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Paying for Fuzeon

Part of A Guide to Fuzeon: The First Fusion Inhibitor

January 2005

All HIV medications are costly, but Fuzeon is the most expensive. However, most people who need to take Fuzeon are also likely to be able to get help paying for it. Here's how:

  • Health Insurance: Most private insurance companies will cover the full cost of a Fuzeon prescription. For insurance requiring a co-pay, however, Fuzeon may remain expensive. Check with your healthcare provider or insurer to be sure.

  • Medicare/Medicaid: Medicare doesn't include prescription drug coverage. However, if you're enrolled in Medicare, you can sign up to receive a discount prescription drug card from one of several different organizations and companies (though in the case of Fuzeon, the discount is unlikely to be enough to make it affordable). Medicaid does provide prescription drug coverage, but the extent varies from state to state, as do the processes you have to go through to get coverage for specific drugs. Your case manager or healthcare provider can provide more info.

  • ADAP: Many state AIDS Drug Assistance Programs (ADAPs) will pay for Fuzeon, but you, your doctor or case manager should contact your state ADAP to make sure. Visit www.TheBody.com/financial/adap.html to find the phone number for your state's ADAP, or call Project Inform's treatment hotline at 800-822-7422.

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  • Patient Assistance Program: If you don't have health insurance and can't receive Fuzeon through any government-funded programs (like Medicaid or ADAP), you may be able to get help through a Patient Assistance Program (PAP) set up by one of the makers of Fuzeon, Roche Pharmaceuticals. To be eligible for PAP, your income needs to be no more than 300% above the federal poverty level, although Roche's final decision on who's eligible for the program is made on a case-by-case basis. Talk to your case manager or healthcare provider, or call the Fuzeon Answer Center (877-438-9366) for more info.

If none of these options are available to you, talk with your doctor and your local AIDS organization, or go to www.clinicaltrials.gov and check to see if there are any experimental studies you can join.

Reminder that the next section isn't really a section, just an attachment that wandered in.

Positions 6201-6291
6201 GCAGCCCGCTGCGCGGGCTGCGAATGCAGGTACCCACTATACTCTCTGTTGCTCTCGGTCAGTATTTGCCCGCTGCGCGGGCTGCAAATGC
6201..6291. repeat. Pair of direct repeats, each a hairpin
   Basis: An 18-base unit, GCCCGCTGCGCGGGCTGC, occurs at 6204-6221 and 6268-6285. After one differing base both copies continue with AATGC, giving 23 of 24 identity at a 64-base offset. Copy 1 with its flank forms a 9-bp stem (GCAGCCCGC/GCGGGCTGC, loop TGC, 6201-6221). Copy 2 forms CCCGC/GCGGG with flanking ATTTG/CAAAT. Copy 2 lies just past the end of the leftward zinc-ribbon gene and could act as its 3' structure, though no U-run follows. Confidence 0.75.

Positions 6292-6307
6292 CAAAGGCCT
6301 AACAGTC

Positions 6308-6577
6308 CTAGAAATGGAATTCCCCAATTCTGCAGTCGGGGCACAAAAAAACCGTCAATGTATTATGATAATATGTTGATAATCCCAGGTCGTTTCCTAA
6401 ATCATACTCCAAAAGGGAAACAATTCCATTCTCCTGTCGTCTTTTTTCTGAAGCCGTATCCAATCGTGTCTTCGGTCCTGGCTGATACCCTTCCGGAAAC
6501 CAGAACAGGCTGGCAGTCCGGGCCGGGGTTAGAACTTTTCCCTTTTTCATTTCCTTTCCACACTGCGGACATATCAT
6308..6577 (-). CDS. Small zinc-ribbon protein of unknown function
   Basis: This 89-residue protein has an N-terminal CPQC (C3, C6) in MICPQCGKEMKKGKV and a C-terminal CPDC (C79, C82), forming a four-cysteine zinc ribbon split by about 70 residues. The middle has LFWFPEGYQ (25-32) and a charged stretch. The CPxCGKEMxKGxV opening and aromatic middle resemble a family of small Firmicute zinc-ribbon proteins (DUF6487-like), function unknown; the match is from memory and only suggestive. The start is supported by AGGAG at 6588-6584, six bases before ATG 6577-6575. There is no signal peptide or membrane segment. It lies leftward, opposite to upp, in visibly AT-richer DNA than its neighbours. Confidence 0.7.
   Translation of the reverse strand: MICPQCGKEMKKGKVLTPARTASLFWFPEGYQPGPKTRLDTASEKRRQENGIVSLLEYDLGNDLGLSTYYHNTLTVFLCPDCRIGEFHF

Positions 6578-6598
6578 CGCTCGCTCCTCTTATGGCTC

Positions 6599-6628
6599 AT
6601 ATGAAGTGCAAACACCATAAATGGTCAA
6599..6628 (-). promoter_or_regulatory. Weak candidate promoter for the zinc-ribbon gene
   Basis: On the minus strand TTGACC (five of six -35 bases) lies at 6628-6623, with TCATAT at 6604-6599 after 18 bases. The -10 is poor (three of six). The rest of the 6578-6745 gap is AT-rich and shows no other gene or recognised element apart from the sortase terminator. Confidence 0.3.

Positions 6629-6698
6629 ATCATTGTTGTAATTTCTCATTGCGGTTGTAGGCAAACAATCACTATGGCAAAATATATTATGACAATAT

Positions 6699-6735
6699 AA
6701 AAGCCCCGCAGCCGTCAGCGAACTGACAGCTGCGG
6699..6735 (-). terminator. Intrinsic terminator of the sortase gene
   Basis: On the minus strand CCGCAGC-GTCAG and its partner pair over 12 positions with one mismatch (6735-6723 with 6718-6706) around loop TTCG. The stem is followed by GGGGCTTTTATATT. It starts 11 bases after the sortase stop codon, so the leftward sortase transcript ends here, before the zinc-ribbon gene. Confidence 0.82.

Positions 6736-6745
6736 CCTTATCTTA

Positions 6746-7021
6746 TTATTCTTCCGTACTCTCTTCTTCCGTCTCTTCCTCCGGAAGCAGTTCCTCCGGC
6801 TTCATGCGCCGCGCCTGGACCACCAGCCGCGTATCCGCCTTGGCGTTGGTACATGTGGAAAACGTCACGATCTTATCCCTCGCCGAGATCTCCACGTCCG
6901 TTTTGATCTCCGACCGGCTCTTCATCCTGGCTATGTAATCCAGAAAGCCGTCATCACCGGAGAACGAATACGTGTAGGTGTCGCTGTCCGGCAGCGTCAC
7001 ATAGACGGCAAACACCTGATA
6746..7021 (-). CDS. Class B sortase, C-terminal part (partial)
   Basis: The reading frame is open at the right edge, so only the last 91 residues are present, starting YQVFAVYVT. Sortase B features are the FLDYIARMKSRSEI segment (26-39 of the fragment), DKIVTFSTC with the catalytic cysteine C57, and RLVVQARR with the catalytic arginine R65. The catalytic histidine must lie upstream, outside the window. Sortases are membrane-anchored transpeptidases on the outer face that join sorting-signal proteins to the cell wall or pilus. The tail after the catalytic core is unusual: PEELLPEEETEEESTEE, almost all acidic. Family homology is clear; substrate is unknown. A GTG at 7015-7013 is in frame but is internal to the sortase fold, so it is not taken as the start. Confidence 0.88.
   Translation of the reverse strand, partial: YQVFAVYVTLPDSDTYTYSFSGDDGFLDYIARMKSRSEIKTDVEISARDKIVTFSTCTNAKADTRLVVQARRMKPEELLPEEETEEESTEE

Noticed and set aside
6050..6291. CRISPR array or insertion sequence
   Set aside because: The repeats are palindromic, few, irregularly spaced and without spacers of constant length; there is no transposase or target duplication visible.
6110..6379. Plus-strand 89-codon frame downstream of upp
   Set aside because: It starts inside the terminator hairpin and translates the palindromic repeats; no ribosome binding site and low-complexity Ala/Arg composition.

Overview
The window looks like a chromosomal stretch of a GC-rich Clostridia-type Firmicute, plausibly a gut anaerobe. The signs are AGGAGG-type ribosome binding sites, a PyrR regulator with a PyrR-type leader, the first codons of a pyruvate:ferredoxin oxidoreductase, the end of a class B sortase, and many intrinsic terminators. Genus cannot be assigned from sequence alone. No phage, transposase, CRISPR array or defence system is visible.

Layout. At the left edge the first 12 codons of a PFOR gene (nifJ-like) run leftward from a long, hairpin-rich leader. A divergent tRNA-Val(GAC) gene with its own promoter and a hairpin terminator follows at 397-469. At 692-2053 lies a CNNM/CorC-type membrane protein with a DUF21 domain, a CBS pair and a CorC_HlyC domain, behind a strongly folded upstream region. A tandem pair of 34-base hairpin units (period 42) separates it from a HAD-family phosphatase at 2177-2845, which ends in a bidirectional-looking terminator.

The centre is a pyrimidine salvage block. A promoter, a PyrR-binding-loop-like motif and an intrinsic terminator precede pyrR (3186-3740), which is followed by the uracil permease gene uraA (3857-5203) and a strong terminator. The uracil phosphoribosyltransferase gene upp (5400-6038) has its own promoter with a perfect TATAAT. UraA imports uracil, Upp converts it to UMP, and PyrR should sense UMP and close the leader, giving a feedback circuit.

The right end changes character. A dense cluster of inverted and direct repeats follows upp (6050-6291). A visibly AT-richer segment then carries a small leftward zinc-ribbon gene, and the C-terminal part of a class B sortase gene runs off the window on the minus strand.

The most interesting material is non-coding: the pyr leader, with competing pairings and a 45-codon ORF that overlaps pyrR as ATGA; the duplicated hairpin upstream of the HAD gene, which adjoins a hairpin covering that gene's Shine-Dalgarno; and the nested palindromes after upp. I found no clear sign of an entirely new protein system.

You're Never Alone: Resources at Your Fingertips

Living with any disease is a challenge. Although it's ideal to have the support of family and friends, sometimes it's not available -- nor is it always enough. But realize that you're never alone. Here are a few places you can turn to for more information and support:

  • Your local AIDS organization may offer one-on-one counseling and support groups. Visit www.TheBody.com/hotlines.html for a detailed listing.

  • The U.S. National AIDS Hotline is open 24 hours a day, 7 days a week. It can provide info on AIDS organizations in your area: 800-CDC-INFO.

  • The Fuzeon Answer Center is offered by Roche/Trimeris, the makers of Fuzeon. The center's hotline, 877-438-9366, is open 24 hours a day, every day, and staffed by a nurse who can answer any questions you may have about the drug. You can also reach the Fuzeon Answer Center on the Web at www.fuzeon.com.

  • www.TheBody.com contains dozens of articles on Fuzeon, as well as online Q+A expert forums and live chats every few months.

  • AIDSinfo, from the U.S. Department of Health and Human Services, offers comprehensive treatment guidelines and information. The hotline phone number is 800-HIV-0440 (open Monday through Friday). The Web site, www.aidsinfo.nih.gov, includes a live service through which you can chat online with an expert.

  • Project Inform is a nonprofit HIV treatment advocacy group. The treatment hotline is 800-822-7422 (open Monday through Saturday).


What Comes With Your Fuzeon Prescription?

Fuzeon comes in a 30-day supply; each time you fill a prescription, you'll receive a green box (called a "convenience kit") that contains:

  • 60 vials of Fuzeon powder (which you'll mix with water to create your Fuzeon dose)

  • 60 vials of sterile water

  • 60 large (3 cc) sterile "safety" syringes with retractable needles for mixing the drug

  • 60 small (1 cc) sterile "safety" syringes for injecting it

  • Alcohol pads (to clean the area where you'll inject)

In addition, the first time your doctor prescribes Fuzeon, you'll also receive a black "starter kit," which includes all of the following items in a plain black travel bag:

  • A flip chart entitled "Your Guide to Taking Fuzeon"

  • A video with instructions on how to prepare and inject Fuzeon

  • A planner to help you schedule your doses

  • A small mat on which you can prepare your Fuzeon doses

  • A practice pad you can use to perfect your injection technique

  • A wallet-sized travel card with tips

  • A travel-sized container for taking your Fuzeon on the go

  • A guide for caregivers who give Fuzeon injections to others (such as friends and loved ones)

If you run into any trouble with your kits, want to change your syringes or have other questions, be sure to talk to your HIV doctor or nurse. And if you don't receive a starter kit the first time you start taking Fuzeon, you can request one by calling Roche/Trimeris' Fuzeon Answer Center (877-438-9366).

Copyright © 2005 Body Health Resources Corporation. All rights reserved.




  
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This article was provided by TheBody.com. It is a part of the publication A Guide to Fuzeon: The First Fusion Inhibitor.
 

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